1884 – Moberly, MO

Added to OHD on 1/21/19   -   Last OHD Update: 4/12/20   -   13 Comments
SOLD / Archived Post
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503 S 5th St, Moberly, MO 65270

Map: Street

  • $82,000
  • 4 Bed
  • 2 Bath
  • 3824 Sq Ft
  • 0.97 Ac.
Stately 1884 2-story home with classic architecture and great potential. This home offers 4 bedrooms, 2 baths, formal living and dining rooms, updated kitchen, just under 1 acre, detached 2 car garage with storage above the garage, and so much more. This is a Fannie Mae Hompath property.
Contact Information
Steven Miller, RE/MAX Boone Realty
(573) 442-6121
Links, Photos & Additional Info

State: | Region: | Associated Styles or Type: ,
Period & Associated Styles: , , ,
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13 Comments on 1884 – Moberly, MO

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  1. Kelly, OHDKelly, OHD says: 12421 comments

    1901 Folk Victorian
    Chestatee, GA

    Started out life as an Italianate but had a big update a few decades after it was built.

  2. John ShifletJohn Shiflet says: 5638 comments
    OHD Supporter

    1897 Queen Anne Colonial
    Cadiz, OH

    Interesting collection of details are visible in this house. The outline of the original 1884 configuration remains as well as turn of the last century Queen Anne and Classical Revival details. I suspect under some of the painted millwork one would find old shellac indicating an original clear finish. Smaller towns in Missouri have long been rich areas for finding bargain priced old houses, especially those needing some TLC. The town of Sedalia, MO, comes to mind but almost every Missouri town with more that a few thousand residents offers old house opportunities. Not many folks moving to Missouri these days although Springfield, “Jeff City” (Jefferson City) St. Charles, and Kansas City are steadily growing. Someone with talent and creative vision could do a lot with this home.

    • CharlestonJohn says: 1090 comments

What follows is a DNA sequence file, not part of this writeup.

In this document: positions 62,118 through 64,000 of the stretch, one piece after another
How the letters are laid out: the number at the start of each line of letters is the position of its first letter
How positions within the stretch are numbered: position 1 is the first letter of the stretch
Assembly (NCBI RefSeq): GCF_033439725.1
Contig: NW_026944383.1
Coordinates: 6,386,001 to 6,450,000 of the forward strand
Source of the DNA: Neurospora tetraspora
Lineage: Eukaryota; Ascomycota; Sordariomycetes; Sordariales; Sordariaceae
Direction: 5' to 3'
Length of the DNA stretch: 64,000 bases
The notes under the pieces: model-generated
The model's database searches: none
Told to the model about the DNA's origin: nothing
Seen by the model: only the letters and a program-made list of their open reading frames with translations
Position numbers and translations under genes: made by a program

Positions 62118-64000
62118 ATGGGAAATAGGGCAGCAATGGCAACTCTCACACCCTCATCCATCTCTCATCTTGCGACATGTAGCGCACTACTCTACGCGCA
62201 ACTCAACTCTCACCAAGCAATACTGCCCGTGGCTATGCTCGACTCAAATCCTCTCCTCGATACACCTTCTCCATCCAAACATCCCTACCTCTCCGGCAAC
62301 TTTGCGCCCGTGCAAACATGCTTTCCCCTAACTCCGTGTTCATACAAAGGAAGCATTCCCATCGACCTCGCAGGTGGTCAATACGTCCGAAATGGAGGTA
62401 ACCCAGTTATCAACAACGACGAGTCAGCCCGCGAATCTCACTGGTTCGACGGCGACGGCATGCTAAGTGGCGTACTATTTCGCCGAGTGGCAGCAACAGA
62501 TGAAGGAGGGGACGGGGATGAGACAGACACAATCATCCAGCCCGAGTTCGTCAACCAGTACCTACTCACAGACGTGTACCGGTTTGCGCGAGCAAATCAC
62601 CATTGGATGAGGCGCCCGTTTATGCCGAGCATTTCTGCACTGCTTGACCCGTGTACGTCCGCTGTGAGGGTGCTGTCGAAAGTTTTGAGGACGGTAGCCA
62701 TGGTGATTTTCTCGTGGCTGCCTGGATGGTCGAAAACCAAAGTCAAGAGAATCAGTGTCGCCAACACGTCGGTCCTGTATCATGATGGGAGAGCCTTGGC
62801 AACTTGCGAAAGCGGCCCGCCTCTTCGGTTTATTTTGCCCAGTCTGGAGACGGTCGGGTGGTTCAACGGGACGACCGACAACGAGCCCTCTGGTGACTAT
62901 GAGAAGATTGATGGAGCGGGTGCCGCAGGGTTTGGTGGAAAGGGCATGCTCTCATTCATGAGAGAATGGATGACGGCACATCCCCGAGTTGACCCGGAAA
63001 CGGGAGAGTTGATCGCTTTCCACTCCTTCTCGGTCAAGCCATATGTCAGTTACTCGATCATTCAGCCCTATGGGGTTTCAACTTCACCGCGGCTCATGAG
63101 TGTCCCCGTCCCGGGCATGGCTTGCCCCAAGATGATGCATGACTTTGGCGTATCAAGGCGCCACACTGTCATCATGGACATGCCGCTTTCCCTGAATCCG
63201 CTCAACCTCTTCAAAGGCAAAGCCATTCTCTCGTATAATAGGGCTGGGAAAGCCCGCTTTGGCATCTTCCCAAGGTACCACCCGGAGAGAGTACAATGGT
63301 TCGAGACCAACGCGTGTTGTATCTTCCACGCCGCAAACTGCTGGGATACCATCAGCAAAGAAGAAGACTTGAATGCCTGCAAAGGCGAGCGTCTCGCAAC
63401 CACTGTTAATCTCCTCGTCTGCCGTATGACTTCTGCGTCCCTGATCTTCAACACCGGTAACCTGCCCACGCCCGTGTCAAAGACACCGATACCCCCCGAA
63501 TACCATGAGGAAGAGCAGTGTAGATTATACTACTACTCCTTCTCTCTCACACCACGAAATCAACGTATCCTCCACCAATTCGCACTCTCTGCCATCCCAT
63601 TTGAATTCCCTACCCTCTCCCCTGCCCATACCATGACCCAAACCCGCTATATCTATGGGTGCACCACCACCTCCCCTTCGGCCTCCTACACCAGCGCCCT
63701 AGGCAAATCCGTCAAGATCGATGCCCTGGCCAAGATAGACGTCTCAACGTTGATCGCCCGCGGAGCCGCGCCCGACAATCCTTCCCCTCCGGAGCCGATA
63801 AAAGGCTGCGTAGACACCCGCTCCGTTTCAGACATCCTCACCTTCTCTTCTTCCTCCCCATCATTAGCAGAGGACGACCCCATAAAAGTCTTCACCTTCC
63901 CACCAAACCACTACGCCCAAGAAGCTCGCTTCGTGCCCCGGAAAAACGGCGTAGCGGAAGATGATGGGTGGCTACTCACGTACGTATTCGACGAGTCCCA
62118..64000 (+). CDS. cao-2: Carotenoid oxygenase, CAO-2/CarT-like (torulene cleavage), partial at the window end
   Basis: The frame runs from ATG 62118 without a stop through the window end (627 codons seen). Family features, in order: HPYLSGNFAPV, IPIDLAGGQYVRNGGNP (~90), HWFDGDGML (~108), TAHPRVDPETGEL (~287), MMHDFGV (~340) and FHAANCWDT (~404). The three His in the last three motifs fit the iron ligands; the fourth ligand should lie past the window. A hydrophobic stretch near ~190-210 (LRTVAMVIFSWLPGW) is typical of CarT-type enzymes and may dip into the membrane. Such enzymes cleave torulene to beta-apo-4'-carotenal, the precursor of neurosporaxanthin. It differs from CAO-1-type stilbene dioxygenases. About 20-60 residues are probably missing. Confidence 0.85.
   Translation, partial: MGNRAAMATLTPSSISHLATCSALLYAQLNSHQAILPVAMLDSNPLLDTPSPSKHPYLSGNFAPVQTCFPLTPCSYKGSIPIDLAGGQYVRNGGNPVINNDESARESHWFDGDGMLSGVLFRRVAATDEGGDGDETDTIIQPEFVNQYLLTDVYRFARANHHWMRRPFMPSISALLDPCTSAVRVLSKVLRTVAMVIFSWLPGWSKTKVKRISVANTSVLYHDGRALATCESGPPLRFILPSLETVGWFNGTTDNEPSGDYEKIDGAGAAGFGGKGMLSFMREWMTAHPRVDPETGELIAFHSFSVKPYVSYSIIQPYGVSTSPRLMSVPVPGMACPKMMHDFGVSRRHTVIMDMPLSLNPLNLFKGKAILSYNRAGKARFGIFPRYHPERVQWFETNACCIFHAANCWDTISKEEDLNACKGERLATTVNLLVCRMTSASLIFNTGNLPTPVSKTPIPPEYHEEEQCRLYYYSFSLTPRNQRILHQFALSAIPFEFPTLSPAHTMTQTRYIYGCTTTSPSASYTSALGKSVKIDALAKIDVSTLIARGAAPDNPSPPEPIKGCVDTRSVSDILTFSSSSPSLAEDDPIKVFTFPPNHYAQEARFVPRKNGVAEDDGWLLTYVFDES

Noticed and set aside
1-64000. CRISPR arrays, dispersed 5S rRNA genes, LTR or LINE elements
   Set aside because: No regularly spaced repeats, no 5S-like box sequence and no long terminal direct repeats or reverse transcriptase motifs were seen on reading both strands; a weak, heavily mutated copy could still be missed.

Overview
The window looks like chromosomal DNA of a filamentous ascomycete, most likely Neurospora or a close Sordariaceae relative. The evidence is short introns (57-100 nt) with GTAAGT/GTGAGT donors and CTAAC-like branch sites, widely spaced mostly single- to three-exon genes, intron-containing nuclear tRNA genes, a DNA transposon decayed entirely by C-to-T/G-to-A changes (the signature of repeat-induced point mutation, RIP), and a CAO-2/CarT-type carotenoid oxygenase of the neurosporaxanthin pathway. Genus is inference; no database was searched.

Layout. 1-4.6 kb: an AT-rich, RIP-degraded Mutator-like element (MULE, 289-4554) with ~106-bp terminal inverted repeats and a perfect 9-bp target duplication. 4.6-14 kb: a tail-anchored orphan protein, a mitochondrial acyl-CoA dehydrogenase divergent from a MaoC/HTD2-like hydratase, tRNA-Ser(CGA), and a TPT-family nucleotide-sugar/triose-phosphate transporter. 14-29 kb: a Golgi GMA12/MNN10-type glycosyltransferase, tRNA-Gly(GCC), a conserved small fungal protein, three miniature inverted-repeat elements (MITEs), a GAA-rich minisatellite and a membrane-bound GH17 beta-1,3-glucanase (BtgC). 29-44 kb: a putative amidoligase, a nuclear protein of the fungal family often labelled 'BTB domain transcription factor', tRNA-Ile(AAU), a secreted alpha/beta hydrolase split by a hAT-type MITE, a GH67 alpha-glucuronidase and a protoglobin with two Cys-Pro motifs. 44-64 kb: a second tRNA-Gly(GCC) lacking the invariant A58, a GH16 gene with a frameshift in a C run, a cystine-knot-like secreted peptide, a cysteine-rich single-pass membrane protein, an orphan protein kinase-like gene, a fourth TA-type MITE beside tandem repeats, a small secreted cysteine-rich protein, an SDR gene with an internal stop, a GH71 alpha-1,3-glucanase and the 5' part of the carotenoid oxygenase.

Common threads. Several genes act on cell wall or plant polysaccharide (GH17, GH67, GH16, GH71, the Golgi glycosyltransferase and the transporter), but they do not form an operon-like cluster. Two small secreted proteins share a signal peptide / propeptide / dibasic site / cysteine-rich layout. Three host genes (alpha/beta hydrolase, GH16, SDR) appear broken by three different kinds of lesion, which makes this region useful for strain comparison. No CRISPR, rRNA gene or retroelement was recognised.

It’s a bit confusing to me. The original Italianate is easy enough to pick out, and the Classical Revival makeover is very apparent as well. What about that tower dome? It would seem a little odd to have such a feature at the rear of the house, and it doesn’t match either style. Was there a Queen Anne remodel between the Italianate and the Classical Revival? Did the corner location allow a front to back floor plan change as well?

      • John ShifletJohn Shiflet says: 5638 comments
        OHD Supporter

        1897 Queen Anne Colonial
        Cadiz, OH

        Charleston John, there does appear to be more than one remodel to this house in the past. I’d date the Queen Anne turret/dome to the 1890’s and the Classical Revival details to the early 1900’s along with the interior fretwork. Obviously this would not be the house for a purist but best for someone who could accept living in a house with added “layers” to the original construction.
        Robinjn, I obviously forgot about Columbia with its 120,000+ residents and the University of Missouri. Jefferson City is the state capital which few outside of Missouri remember. I lived in St. Joe in 2004-2006 working on old houses professionally.

    • RobinjnRobinjn says: 242 comments
      OHD Supporter

      1978 Split level
      Columbia, MO

      John, Moberly is only about a half hour or so North of Columbia, which is a dynamic and growing small city that is close to 130k in population not including the 50-60,000 students that come in each year. Jeff City is actually a lot more static. You’re right that there are a lot of very nice old homes available for a reasonable price in our state. Some are way out there in the middle of not much, but there are many areas here that have decent sized towns with culture within an easy commute.

  3. MichaelMichael says: 3181 comments
    1979 That 70's show
    Otis Orchards, WA

    I would love to have seen the octogon room in the attic. It does seem a lot of house for the money. It does need some work but I don’t see anything overwhelming. I do like how the house sits on the corner lot!

  4. Marshel CunninghamMarshel Cunningham says: 61 comments
    OHD Supporter

    1817 Log home
    Montevallo, AL